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Demento
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Quoted from eldave1
Only issue to me is when a better way of doing is available and not used.


But isn't that subjective and most of these things can be debated to death.

Instance, why use FADE IN, when most movies don't really fade in? Why waste a line on something that isn't practical and doesn't serve any purpose? To mark the start of the story? We're at page one, we know it's starting. Technically a fade in is a transition. Why use a transition at the end and start and not in-between? Why use something archaic when most archaic things have been left behind? Fades and dissolves as transitions in feature films went out of style in the 60s.

Most working writers don't care about these things and philosophies differ. Billy Ray (http://www.imdb.com/name/nm0712753/) says - use more parenthesis. The tone of your story could live in the parenthesis. Most screenplay gurus say - don't use parenthesis, it's a sign of an amateur.

People say, the script is the blueprint of the film. Tarantino says - the script is NOT a blueprint to your film.

There are really no right answers here, most of the time. Are we really gonna lose sleep over these things? If we do, then so will others and people will focus on pointing out technicalities and not what's wrong with the story.
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eldave1
Posted: October 28th, 2017, 6:03pm Report to Moderator
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Quoted from Demento


But isn't that subjective and most of these things can be debated to death.

Instance, why use FADE IN, when most movies don't really fade in? Why waste a line on something that isn't practical and doesn't serve any purpose? To mark the start of the story? We're at page one, we know it's starting. Technically a fade in is a transition. Why use a transition at the end and start and not in-between? Why use something archaic when most archaic things have been left behind? Fades and dissolves as transitions in feature films went out of style in the 60s.

Most working writers don't care about these things and philosophies differ. Billy Ray (http://www.imdb.com/name/nm0712753/) says - use more parenthesis. The tone of your story could live in the parenthesis. Most screenplay gurus say - don't use parenthesis, it's a sign of an amateur.

People say, the script is the blueprint of the film. Tarantino says - the script is NOT a blueprint to your film.

There are really no right answers here, most of the time. Are we really gonna lose sleep over these things? If we do, then so will others and people will focus on pointing out technicalities and not what's wrong with the story.


We are not that far apart.

On the We

As I said, it doesn't violate my senses when I spot a We See or We Hear. However, I often feel that the writer didn't take the best approach. I think it is far more exciting to read : BANG -  a Gunshot echoes in the air. Then it is to read We hear a Gunshot. Again - not a huge deal.

On Fade In

Think you have a point.

Parentheses

Agree with you here - as I would on asides and unfilmables. If any of them are used to improve the pace or tone of the story - go for it. If they don't - nuke them.

I think my problem was the script you selected was such a bad example - it is obviously a short cut script - just look at the character intros. A spec writer would never get away with that and shouldn't.

But philosophically, we are not that far apart.


My Scripts can all be seen here:

http://dlambertson.wix.com/scripts
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TonyDionisio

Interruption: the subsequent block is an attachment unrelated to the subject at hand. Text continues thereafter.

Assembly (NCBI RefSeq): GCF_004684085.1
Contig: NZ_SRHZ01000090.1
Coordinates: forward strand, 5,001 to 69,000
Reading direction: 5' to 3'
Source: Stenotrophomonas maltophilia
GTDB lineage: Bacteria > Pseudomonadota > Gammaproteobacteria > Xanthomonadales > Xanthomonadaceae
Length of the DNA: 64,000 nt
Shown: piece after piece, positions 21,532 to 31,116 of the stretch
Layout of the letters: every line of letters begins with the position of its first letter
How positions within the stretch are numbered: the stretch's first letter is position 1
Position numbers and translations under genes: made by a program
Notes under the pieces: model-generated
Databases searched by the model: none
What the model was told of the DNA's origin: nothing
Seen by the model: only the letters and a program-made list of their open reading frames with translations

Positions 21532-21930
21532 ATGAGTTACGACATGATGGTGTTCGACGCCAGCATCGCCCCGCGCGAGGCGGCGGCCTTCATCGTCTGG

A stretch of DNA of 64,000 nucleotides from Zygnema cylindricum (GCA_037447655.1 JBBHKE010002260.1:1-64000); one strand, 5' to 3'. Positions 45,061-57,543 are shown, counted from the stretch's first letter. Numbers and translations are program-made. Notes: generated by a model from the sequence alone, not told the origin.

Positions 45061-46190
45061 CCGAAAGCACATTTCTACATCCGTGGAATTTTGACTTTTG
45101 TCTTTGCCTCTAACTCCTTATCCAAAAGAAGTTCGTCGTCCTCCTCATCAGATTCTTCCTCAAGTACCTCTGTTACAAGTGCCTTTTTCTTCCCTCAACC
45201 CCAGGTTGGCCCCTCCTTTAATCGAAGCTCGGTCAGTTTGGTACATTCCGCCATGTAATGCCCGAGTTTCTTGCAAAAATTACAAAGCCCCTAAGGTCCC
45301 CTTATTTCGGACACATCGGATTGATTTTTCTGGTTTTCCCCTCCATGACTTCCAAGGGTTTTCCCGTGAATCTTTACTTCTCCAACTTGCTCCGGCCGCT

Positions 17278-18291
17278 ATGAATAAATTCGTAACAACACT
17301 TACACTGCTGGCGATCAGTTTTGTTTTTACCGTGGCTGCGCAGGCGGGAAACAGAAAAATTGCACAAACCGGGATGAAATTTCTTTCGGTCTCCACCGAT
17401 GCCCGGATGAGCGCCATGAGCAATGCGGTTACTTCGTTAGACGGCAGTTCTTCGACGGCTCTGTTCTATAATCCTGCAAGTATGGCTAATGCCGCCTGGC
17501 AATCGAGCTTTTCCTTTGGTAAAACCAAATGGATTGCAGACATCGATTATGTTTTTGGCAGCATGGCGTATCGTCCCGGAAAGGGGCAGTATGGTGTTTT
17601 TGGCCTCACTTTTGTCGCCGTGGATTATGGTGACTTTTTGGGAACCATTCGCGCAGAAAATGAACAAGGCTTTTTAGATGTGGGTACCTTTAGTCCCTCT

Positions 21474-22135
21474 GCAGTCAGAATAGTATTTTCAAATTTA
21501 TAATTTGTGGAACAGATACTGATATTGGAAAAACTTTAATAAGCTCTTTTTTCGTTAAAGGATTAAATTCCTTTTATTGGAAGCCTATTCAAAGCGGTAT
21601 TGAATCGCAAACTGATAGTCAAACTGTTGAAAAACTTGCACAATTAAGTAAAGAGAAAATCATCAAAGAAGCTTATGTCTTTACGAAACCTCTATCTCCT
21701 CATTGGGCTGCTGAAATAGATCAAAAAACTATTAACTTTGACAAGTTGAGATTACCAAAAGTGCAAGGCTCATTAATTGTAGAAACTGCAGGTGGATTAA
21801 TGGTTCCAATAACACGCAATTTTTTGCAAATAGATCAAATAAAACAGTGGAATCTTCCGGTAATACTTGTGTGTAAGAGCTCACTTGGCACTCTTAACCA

Posted: October 31st, 2017, 10:33am Report to Moderator
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Damnit, get to the point!

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Pretty sure the FADE IN is left over from very early film making days, back when film makers played with the aperture position as a method of transition, probably their only method back then in the silent-film days or a handful of limited ones.

People carried it over all this time to legitimatize their writings. Tradition, I suppose.

As far as WE SEE, I ask: who's we, anyways? It's kinda like when someone is proving a point and says: THEY SAY...  

Why not say, THEY SEE in the action blocks of the script? I maintain, I'd rather not read WE SEE.

Funny thing is, the WE SEE term seems to be used mostly in the opening of a script, and kinda vanishes as the script continues. Fine with me.
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Demento
Posted: October 31st, 2017, 5:48pm Report to Moderator
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I personally don't like WE SEE. It doesn't read well to me and comes off a bit lazy.

However, a lot of "pro" writers seem to use it.

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stevie
Posted: October 31st, 2017, 6:46pm Report to Moderator
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Will check some of these out as I've just started a new feature based on my recent trek to Nepal. Its gonna be a horror/comedy with zombies at Base Camp as the theme lol.

And I had planned to go full on on this with unfilmables, asides, WE SEE etc to keep in the wacky comedic vein of it. Sort of like the Beatles film 'Help'. The main chars will all be based on me and the 4 other people I trekked with to the letter, as we had a fine time with jokes and snappy banter during the trip as we all become lifelong friends. Hopefully i can nail it - looking to get it done by Xmas


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eldave1
Posted: October 31st, 2017, 10:14pm Report to Moderator
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Sounds cool


My Scripts can all be seen here:

http://dlambertson.wix.com/scripts
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Don
Posted: November 7th, 2017, 3:44pm Report to Moderator
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So, what are you writing?

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mother! and I, Tonya are up on the scripts studios are posting for award consideration page.

- Don


Visit http://www.simplyscripts.com for what is new on the site.